I found this explanation about “subjective omniscient PoV”:

The most important thing when it comes to subjective omniscient PoV is that the narrator has a strong “voice” and that all emotions in the story are filtered through the narrator’s words, not the characters’. Otherwise, you’ll find yourself head-hopping.

Can anyone explain to me—with examples, if possible—what “emotions filtered through the narrator’s words” means?

Can anyone suggest a book where I can find the explanation for this particular PoV?

2 Answers 2


You can always think of the narrator as a person with opinions, views, and a specific way how they think and talk, that is, their voice. Therefore, when a narrator narrates a narrative, the real events are "filtered" through the viewpoint and voice of the narrator: we get the narrator's interpretation of the events, and we are told the story in his or her words.

You can think of it like this:

Your friend Robert tells you how he and his team won the soccer game yesterday. Since Robert tells you the story, he will tell the events from his viewpoint: how he experienced it, what he did and said and thought, what it means to him, and so on. He may supplement his narration with what others have told him.

When Robert tells you of the soccer game he played, Robert is both the protagonist and the first person narrator of the story ("I took the ball and..."). We see the events through his eyes and are told the story in his words. The events are "filtered" through the narrator Robert. Another participant or an outside observer would have told the events in another way.

After talking to Robert you meet your friend Olivia and tell her what Robert told you. But you will very likely not repeat what Robert told you word by word, rather you will tell the story in your own words.

When you tell Robert's story, Robert will remain the protagonist, but you will become the third person narrator of Robert's story ("Robert took the ball and..."). Since you aren't omniscient and don't know everything that transpired, your story will be third person limited narration. And since, in the telling, you will interpret the events and tell it in your own words, the story will be "filtered" through you.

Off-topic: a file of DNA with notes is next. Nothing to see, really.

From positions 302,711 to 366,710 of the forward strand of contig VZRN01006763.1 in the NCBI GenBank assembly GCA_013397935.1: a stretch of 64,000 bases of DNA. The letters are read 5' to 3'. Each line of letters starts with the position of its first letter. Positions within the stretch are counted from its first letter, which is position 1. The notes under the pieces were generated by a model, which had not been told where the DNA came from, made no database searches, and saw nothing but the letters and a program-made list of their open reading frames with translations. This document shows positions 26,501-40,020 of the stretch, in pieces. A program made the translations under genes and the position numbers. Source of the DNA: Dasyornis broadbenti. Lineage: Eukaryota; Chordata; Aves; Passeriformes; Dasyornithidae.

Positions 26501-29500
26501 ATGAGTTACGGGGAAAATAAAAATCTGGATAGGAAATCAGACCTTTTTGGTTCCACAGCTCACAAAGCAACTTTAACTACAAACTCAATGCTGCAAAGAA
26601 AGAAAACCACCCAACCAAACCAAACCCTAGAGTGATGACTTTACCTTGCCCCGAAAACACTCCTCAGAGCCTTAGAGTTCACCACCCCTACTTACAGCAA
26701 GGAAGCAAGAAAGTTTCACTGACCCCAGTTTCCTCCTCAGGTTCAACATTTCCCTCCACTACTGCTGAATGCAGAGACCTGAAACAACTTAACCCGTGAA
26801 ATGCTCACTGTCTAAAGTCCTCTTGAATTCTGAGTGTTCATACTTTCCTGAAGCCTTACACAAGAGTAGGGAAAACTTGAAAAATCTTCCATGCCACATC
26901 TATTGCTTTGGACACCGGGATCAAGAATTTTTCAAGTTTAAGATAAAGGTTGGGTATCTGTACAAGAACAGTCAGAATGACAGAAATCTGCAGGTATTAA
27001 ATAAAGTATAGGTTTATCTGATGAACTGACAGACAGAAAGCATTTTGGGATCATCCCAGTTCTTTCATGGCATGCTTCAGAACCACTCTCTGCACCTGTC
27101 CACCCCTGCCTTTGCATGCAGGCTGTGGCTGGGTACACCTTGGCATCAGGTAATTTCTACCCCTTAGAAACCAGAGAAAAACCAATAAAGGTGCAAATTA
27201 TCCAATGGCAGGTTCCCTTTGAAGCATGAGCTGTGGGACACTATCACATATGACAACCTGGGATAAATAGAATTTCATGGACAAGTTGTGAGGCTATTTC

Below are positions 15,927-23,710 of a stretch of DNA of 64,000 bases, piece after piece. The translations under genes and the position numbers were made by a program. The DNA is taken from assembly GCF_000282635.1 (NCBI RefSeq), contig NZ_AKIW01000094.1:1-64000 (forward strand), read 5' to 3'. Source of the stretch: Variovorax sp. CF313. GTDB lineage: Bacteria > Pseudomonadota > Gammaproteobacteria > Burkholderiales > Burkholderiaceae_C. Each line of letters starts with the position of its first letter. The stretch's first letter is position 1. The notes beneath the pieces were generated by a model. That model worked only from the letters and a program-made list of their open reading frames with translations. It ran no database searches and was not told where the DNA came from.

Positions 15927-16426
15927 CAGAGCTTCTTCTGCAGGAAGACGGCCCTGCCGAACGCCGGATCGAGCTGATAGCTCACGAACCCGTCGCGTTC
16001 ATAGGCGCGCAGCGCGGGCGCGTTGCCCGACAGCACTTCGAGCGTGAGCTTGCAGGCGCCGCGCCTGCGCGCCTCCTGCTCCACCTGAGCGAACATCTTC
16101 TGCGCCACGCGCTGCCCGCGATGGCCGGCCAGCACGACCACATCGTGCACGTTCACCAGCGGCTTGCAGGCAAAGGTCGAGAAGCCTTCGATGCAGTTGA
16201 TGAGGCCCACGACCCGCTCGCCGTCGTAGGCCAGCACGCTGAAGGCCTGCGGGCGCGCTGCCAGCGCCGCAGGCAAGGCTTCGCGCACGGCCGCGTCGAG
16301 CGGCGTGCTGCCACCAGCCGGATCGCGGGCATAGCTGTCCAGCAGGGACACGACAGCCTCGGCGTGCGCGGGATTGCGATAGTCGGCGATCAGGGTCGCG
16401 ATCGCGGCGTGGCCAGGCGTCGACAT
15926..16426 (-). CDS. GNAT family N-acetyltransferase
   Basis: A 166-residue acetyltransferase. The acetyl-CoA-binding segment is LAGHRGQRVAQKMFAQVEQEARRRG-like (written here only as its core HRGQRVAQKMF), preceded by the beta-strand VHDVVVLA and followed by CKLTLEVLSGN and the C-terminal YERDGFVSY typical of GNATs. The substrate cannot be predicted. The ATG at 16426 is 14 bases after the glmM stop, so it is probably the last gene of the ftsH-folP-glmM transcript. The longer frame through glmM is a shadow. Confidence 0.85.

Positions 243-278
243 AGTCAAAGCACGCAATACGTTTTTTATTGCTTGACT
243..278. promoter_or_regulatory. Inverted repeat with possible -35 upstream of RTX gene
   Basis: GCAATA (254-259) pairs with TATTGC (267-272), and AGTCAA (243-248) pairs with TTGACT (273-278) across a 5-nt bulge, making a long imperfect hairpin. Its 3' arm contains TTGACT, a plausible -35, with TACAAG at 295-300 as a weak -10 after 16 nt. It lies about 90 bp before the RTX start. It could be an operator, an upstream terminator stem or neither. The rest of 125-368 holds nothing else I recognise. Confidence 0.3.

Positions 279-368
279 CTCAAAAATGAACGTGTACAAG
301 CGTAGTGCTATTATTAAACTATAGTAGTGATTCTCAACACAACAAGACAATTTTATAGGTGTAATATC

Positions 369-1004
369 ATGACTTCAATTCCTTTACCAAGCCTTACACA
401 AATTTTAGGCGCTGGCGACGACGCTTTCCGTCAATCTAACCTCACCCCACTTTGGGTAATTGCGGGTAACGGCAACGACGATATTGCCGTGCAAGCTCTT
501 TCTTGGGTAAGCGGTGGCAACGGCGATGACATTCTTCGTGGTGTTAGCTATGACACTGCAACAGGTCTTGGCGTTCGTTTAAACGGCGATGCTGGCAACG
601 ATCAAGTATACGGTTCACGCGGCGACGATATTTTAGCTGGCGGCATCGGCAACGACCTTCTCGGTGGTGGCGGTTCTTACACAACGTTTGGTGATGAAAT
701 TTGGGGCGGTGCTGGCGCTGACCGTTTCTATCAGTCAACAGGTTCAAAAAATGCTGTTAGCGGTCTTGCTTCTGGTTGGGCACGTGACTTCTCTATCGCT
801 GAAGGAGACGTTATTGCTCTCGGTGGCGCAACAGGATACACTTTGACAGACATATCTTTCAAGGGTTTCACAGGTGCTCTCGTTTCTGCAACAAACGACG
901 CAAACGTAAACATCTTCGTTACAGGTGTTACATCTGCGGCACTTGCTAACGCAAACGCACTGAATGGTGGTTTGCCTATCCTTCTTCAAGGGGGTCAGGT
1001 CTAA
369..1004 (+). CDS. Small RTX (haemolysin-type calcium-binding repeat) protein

Maybe you get curious and you ask everyone who was at the game what happened and how they experienced it and you weave a story from that. You'll then be an omniscient narrator, because you now know everything that happened and everything that anyone thought.

I think the difference between "subjective" and "objective" omniscient narration is explained well in the text you link and I don't need to repeat it.

Generally, narrators differ in what they know (omniscient versus limited), the viewpoint (first or third person), their interiority (what your text calls objective versus subjective, that is, does the narrator recount the thoughts and emotions of a character or just describe what can be observed from outside of that character), their trustworthiness (does the narrator tell the truth or lie), and so on and so forth.

Personally, I find all these attempts at categorizing and naming certain narration styles incomplete and limited. None of them manage to describe all the fine nuances that exist between different narrators. My recommendation is that you forget about these terms (e.g. "subjective omniscient narrator") and think about what narrative style best fits your story.

  • I understand there is a fine line between the character’s inner thoughts (italics) and the narrator’s way of describing the character’s thoughts. So, how can I make sure not to cross that line? not to be “head-hopping “?
    – Piermo
    Dec 23, 2023 at 5:48
  • Sorry. I’m new on this site. I have been reading about PoV for a long time and, finally, you gave me an answer that explains it clearly. I just wanted some clarification that I can ask with another posting. Thank you for your time!
    – Piermo
    Dec 23, 2023 at 14:45

Joe Abercrombie's First Law series provides excellent examples for you. Every chapter is (usually) from a different POV, and I guess what you're referring to as 'subjective omniscient' can still be witnessed in Abercrombie's style, which is known as 'third person limited'-- we get a specific character's POV but we also can 'hear' the author's 'implication' in how they 'report' the character's POV, ie a character expresses her pride in her ruthlessness, but you can 'hear' the author's mockery in how they've written it. The use of the word 'narrator' suggests a character serving as Author--that's different (ie 'unreliable narrator')?

Terry Pratchett may be more obvious--the author is always cracking wise and interjecting information often as an 'aside', like a 'narrator' (ie if you imagine the book into film, is there a 'narrator'?).

Google 'subjective omniscient POV' and you get several different definitions ("only know thoughts of one character'; strong voice that can know the internal thoughts of all characters,' etc. None of these sources did I recognize as 'canon'-type. Abercrombie gives us individual POV each chapter over several characters and I think it's a good study for exploring 3rd Person Limited. Here's a link to Abercrombie discussing POV: https://joeabercrombie.com/why-the-third-person/

Read for yourself. Write how you hear it. Bang out a shitty first draft and you can debate about it after.

I urge you not to get over-involved with craft minutia. So many people want to make a living giving advice, and a lot of this is unnecessary 'micro-definitions' that comes more from a need to appear one has 'new insights' into the craft.

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